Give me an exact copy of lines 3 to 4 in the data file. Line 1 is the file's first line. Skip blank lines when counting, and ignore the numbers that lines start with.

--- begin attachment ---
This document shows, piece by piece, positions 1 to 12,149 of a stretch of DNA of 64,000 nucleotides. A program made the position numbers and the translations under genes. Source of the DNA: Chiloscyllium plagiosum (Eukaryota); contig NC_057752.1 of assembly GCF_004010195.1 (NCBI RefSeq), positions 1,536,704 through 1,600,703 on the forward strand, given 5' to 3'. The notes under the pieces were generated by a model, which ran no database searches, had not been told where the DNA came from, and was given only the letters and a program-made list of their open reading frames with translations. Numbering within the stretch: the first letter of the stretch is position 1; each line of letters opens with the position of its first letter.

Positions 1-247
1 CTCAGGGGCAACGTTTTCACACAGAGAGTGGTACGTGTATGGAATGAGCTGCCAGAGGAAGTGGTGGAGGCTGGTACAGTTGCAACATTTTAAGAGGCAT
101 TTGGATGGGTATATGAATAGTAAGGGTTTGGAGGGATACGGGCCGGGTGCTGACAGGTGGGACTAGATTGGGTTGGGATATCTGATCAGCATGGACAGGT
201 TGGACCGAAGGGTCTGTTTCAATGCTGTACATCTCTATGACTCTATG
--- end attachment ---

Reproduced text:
1 CTCAGGGGCAACGTTTTCACACAGAGAGTGGTACGTGTATGGAATGAGCTGCCAGAGGAAGTGGTGGAGGCTGGTACAGTTGCAACATTTTAAGAGGCAT
101 TTGGATGGGTATATGAATAGTAAGGGTTTGGAGGGATACGGGCCGGGTGCTGACAGGTGGGACTAGATTGGGTTGGGATATCTGATCAGCATGGACAGGT